Finally, and I promise that I mean that, the worst part about paid DLC is that it is becoming WAY too common. It’s not just a few games here or there, it’s not just your big FPS games which drop new map packs anymore, as it was in 2007 – 2011. It’s every single title worth buying. Whether you call them Triple A games, blockbuster releases or just ‘Big games’ they all have a paid DLC option, which is essentially increasing the price of these games from £50 to £70. Soon it won’t be an optional DLC, it will be a mandatory surcharge for a game service. What’s next? We have to pay for the DLC and then an extra subscription to connect to the internet and game online? Wait…
Paid DLC is bad, stop it, stop buying it. Paid DLC should be a privilege. To earn the right to put something like this into your games you should have to be a developer in such high standing in the gaming community that there’s a reasonable expectation that what we get from you is of an acceptable quality. Essentially, so that we can safetly assume we’re getting value for money. I’m sick of DLC being map packs or new characters which are just re-skins of old ones, or having to pay extra to hear the backstory of one of the main characters – I’m looking at you Final Fantasy XV (even though I already paid and played it and it was perfectly fine).
I think the key here, is that we, as gamers draw a line in the sand, and here’s my line:
- Any paid DLC should progress the main story of a game, or provide an alternate campaign or play experience that acts as a prologue to the game or as a direct continuation. DLC should not be used to fill in gaps created in the timeframe during which the existing story takes place.
- Any paid DLC should be completely optional, and should not interfere with the gameplay experience of someone who hasn’t purchased it, or enable a player who has purchased it to gain, a significant advantage over players without – other than in the terms of narrative progression.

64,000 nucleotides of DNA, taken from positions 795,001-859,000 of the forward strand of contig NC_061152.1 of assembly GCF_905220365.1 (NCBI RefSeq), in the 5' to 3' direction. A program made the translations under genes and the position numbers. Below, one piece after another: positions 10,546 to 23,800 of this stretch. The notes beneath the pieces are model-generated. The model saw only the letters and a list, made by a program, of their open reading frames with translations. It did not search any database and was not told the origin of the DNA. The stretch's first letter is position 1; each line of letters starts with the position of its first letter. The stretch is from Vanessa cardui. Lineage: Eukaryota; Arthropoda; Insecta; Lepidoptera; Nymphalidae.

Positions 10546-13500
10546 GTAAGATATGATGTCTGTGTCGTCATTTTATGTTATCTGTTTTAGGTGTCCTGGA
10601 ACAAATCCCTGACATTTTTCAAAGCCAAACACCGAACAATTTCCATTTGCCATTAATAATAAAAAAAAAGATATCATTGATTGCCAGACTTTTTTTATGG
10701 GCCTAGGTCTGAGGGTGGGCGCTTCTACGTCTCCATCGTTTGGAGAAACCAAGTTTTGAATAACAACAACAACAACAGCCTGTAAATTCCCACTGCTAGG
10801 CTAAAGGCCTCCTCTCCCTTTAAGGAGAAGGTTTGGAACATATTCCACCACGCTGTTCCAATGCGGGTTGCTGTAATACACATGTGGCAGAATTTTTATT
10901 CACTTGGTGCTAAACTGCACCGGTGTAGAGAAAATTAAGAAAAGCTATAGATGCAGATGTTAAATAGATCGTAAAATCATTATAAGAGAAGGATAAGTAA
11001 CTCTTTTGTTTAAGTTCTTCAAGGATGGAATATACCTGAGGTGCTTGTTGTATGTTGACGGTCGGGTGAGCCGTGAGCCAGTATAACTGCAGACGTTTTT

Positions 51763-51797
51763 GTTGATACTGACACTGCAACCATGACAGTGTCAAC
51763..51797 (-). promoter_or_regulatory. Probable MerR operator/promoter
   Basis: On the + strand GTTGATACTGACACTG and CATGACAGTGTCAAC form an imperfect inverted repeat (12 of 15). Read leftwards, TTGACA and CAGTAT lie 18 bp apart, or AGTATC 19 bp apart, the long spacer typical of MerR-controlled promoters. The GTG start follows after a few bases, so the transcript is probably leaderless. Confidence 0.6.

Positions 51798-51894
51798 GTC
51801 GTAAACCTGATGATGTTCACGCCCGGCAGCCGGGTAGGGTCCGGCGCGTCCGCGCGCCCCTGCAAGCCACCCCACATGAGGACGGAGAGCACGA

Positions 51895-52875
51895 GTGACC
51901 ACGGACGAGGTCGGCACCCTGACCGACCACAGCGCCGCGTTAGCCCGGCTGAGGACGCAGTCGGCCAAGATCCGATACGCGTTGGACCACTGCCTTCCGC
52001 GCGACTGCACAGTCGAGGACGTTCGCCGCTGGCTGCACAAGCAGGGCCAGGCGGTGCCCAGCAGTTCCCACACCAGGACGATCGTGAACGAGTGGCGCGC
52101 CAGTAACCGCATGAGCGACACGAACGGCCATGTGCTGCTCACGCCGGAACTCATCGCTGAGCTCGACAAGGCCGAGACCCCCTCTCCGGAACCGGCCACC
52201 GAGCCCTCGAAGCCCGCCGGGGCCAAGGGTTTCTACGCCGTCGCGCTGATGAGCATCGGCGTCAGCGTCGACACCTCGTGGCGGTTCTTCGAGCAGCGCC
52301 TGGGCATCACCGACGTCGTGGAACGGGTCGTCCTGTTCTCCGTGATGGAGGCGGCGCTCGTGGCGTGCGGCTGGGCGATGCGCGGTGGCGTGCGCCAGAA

- All companies planning to attach paid DLC to their title should have to announce the content of each and every download in the series PRIOR to the sale the game itself. Anything added subsequently must be a FREE download available for all players. – This would nullify my earlier point about DLC being gambling, as we’d know what we were paying for.
- The price of any individual DLC pack should not exceed 15% of the RRP of the game itself on release.
- The price of any Expansion Pass should not exceed 33% of the RRP of the game itself on release.
I thought of roughly 20, but some of them were impractical – such as:
- Ensure that the game, upon release, hasn’t had any features or modes deliberately removed and packaged into DLC to increase overall profits.
That would be ideal, but I see no way to properly enforce it, particularly since everyone who works for the company would have lots of interest in keeping their mouths shut.